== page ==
If you’re feeling burned out, you’re not alone. Working remotely has put many of us on a “work, eat, sleep, repeat” cycle, with family responsibilities thrown in to make things interesting. In fact, Greg McKeown, author of Effortless: Make It Easier to Do What Matters Most, says there are two kinds of people today: “people who are burned out and people who know they are burned out.”
“It’s an achievement to get into the second category,” he says. “Research has shown that the more burned out you are, the less you are to be aware of it. The nature of burnout is that it clouds your judgment and clarity, including your self-awareness.”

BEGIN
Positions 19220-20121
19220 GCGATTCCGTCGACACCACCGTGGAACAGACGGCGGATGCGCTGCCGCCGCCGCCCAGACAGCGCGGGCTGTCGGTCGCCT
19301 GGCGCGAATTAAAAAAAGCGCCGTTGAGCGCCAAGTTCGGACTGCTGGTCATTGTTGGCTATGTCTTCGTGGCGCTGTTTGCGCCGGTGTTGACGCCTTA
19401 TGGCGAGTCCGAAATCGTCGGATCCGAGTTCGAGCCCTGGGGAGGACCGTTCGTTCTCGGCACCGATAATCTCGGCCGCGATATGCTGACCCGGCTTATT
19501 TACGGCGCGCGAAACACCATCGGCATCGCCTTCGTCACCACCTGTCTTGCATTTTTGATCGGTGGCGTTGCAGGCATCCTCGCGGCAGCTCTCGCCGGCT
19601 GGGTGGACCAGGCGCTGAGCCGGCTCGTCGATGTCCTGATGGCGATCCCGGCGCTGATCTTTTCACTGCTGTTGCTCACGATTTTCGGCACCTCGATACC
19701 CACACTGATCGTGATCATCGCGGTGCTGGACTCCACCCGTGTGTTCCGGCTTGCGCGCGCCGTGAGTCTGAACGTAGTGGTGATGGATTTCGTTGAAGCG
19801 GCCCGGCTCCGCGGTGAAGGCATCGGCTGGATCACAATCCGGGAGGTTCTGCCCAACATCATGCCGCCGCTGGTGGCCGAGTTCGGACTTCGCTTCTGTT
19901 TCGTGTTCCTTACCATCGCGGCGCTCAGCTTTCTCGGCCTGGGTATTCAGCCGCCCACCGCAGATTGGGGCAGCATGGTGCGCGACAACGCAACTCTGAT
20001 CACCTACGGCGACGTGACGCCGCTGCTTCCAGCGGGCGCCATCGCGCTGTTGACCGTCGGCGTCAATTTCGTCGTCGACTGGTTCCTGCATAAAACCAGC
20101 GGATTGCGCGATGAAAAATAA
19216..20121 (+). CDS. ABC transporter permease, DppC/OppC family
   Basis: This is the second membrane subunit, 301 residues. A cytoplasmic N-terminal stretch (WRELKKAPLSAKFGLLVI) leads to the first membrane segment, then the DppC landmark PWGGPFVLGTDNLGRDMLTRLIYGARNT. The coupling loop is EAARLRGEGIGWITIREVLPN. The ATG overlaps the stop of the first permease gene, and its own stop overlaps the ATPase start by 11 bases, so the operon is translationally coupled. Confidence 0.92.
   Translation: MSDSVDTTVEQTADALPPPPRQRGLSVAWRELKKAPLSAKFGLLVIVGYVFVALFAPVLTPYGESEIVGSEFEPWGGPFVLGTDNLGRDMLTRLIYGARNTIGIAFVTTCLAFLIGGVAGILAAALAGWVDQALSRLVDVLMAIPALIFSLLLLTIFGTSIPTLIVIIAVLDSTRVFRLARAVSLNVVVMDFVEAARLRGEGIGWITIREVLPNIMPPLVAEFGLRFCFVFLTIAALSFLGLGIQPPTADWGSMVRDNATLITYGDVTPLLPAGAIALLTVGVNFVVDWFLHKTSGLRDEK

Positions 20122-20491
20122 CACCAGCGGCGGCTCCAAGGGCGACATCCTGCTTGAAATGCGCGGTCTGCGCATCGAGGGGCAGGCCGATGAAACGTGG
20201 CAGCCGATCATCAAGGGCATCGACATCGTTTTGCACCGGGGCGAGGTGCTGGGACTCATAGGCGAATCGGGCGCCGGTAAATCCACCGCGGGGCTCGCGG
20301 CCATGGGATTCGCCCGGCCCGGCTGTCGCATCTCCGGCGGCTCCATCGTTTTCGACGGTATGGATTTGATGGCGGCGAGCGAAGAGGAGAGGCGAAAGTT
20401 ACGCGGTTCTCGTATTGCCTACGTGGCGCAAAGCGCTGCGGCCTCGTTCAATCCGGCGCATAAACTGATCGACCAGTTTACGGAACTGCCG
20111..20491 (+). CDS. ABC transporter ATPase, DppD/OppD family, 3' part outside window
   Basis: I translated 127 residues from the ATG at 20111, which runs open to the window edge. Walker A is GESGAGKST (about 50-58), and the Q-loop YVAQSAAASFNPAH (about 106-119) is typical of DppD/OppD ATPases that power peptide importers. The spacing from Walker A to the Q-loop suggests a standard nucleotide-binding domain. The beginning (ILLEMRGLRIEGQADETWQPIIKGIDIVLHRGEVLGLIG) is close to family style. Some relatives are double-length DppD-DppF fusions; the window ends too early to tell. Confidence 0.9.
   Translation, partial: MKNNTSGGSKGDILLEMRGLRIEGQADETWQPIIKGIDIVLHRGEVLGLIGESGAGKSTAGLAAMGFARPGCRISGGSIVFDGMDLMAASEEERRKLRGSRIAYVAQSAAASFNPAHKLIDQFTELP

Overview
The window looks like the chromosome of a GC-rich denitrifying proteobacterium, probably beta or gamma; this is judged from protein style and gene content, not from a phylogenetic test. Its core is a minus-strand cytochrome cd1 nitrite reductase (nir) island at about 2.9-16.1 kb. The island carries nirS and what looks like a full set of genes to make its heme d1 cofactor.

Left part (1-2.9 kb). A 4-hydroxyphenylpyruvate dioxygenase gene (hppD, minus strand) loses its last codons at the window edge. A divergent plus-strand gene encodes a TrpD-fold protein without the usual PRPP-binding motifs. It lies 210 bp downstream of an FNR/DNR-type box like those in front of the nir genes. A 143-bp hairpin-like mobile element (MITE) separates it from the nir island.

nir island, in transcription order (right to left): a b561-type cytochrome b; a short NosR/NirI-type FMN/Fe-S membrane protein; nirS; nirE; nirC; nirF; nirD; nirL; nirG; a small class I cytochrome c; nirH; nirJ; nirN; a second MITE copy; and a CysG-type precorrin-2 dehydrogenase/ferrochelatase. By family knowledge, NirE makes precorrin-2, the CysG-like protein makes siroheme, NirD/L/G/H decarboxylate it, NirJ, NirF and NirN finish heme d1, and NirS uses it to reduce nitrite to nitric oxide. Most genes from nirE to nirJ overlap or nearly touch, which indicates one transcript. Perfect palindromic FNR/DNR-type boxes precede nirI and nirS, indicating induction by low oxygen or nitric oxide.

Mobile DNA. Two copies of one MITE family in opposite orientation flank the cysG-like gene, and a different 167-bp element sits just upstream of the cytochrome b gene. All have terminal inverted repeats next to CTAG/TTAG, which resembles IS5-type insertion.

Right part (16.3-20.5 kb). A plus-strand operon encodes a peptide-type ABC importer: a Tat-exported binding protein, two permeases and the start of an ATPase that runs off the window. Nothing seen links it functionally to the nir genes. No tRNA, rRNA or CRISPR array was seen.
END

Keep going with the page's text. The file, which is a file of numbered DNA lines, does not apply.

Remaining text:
After 16 months of the same cycle, it’s time to find a different way of doing and being.
“Assume you’re burned out, then look for the evidence,” says McKeown. “One litmus test is when any request pinches you. Your child may come in and ask for you to brush their hair. It’s not a huge thing, but with so little space everything costs more, emotionally.”
Burnout is a significant agenda item for many organizations right now, says Rhiannon Staples, chief marketing officer of the people management platform Hibob. “The toll that the last year has taken on top of the stress we were all feeling before the pandemic has added a significant amount of stress on employees, impacting them in a much greater way than what we’ve seen historically,” she says. “Fortunately, we’re seeing more companies putting well-being and mental health to the forefront on the executive agenda.”